E-cigarettes to face FDA sales rules
The agency has called youth use of the vaping devices an epidemic.
E-cigarettes will face strict new limits imposed by the Food and Drug Administration, according to a senior FDA official, restricting sales of many popular fruit flavors amid what the agency has called an epidemic of youth use.
Sales of popular e-cigarette fruit flavors will be limited to adult-only establishments, such as vaping stores. The restrictions will apply only to cartridge-style devices, such as a popular product from startup Juul Labs Inc., according to the official.
Online sales will be allowed but only by retailers who take steps to verify the buyer’s age, just as alcohol can be sold on the web as long as there’s someone 21 or older to sign for the package, said the official. The regulations, set to be announced next week, will take effect in the coming months.
Analysts said the FDA’s plans are positive for big tobacco companies because it will be more difficult for consumers to buy Juul’s pods.
“Any action that slows down the growth trajectory of Juul will be a positive for tobacco sentiment,” Jefferies International Ltd. analyst Owen Bennett wrote in a note.
He added that it will have a limited impact on the major tobacco companies, as the vape market is a “tiny part” of their sales.
The FDA has talked for months about ways to reduce youth use, citing rising concern that e-cigarettes are creating a new class of nicotine users, rather than primarily helping people transition off regular cigarettes. The FDA has called youth use of the devices “an epidemic” and said it would consider significant action to stop it. Vaping surged 77 percent among high school-age children and about 50 percent among middle-schoolers in 2018, according to preliminary government data.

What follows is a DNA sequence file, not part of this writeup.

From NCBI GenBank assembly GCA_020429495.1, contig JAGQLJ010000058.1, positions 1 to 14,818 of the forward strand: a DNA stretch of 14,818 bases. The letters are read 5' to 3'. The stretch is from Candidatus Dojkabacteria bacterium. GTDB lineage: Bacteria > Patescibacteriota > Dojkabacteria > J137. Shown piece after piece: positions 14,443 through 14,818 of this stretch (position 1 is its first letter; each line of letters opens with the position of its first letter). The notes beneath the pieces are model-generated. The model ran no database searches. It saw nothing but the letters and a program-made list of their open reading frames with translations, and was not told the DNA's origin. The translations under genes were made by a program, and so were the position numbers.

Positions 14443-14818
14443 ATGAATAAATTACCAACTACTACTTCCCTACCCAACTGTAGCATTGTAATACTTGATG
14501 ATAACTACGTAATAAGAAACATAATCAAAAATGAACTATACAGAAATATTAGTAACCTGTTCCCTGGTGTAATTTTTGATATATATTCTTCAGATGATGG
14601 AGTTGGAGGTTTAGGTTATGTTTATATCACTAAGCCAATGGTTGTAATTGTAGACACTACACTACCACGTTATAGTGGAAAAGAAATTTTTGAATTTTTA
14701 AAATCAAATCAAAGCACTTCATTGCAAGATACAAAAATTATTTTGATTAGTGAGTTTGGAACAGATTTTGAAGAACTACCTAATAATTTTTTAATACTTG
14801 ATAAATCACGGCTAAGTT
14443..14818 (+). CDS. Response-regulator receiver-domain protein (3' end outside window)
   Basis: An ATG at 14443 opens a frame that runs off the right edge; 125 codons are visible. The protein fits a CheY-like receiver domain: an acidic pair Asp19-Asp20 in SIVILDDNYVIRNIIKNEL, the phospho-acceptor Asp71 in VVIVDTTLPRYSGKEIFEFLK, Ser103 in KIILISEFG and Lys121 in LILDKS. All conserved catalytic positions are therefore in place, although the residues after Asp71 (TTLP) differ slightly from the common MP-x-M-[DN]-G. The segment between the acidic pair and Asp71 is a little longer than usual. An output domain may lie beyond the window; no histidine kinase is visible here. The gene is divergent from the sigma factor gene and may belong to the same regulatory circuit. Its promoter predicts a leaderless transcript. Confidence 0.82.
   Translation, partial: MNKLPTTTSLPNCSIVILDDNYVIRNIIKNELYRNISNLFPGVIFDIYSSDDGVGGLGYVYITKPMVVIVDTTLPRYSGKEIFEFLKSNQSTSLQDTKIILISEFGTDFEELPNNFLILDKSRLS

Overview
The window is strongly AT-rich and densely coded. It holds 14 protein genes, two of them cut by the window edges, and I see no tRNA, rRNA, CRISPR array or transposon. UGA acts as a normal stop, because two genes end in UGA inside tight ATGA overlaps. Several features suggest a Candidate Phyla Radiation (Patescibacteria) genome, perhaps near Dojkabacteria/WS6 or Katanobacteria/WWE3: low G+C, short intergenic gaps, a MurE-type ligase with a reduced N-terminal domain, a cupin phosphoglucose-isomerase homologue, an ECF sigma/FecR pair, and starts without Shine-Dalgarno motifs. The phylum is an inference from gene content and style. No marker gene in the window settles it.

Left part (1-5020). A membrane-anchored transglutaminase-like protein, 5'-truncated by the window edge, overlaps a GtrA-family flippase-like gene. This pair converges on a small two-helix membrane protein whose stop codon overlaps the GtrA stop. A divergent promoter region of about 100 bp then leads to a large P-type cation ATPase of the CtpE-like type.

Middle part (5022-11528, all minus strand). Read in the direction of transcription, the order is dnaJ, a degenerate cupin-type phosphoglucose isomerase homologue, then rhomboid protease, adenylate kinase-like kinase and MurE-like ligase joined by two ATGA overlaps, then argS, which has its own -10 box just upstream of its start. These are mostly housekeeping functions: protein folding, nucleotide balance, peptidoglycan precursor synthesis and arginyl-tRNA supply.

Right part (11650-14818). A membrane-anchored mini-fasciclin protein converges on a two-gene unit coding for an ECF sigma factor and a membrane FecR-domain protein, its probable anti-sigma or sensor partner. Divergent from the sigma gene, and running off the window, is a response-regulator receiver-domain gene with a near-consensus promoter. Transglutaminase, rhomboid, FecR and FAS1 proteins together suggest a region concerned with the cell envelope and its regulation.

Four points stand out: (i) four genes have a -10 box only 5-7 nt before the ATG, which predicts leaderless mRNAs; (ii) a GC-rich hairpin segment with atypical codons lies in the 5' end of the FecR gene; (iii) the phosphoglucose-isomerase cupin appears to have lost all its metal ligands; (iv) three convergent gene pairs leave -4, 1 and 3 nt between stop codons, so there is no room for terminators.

As alternatives surge, the U.S. adult smoking rate plunged to 14 percent in 2017, the lowest measure on record and down 67 percent from 1965, according to the Centers for Disease Control and Prevention. About 10 percent of adults 18 to 24 years old lit up in 2017, down from 13 percent the year earlier.
Juul’s device has become wildly popular, accounting for almost one in three e-cigarette sales as of the end of 2017, according to the U.S. Centers for Disease Control and Prevention. The San Francisco-based company is backed by high-profile investors, including Tiger Global Management and Tao Capital Partners. Fundraising negotiations this year pegged a $15 billion valuation on the business, making its founders worth more than $800 million each.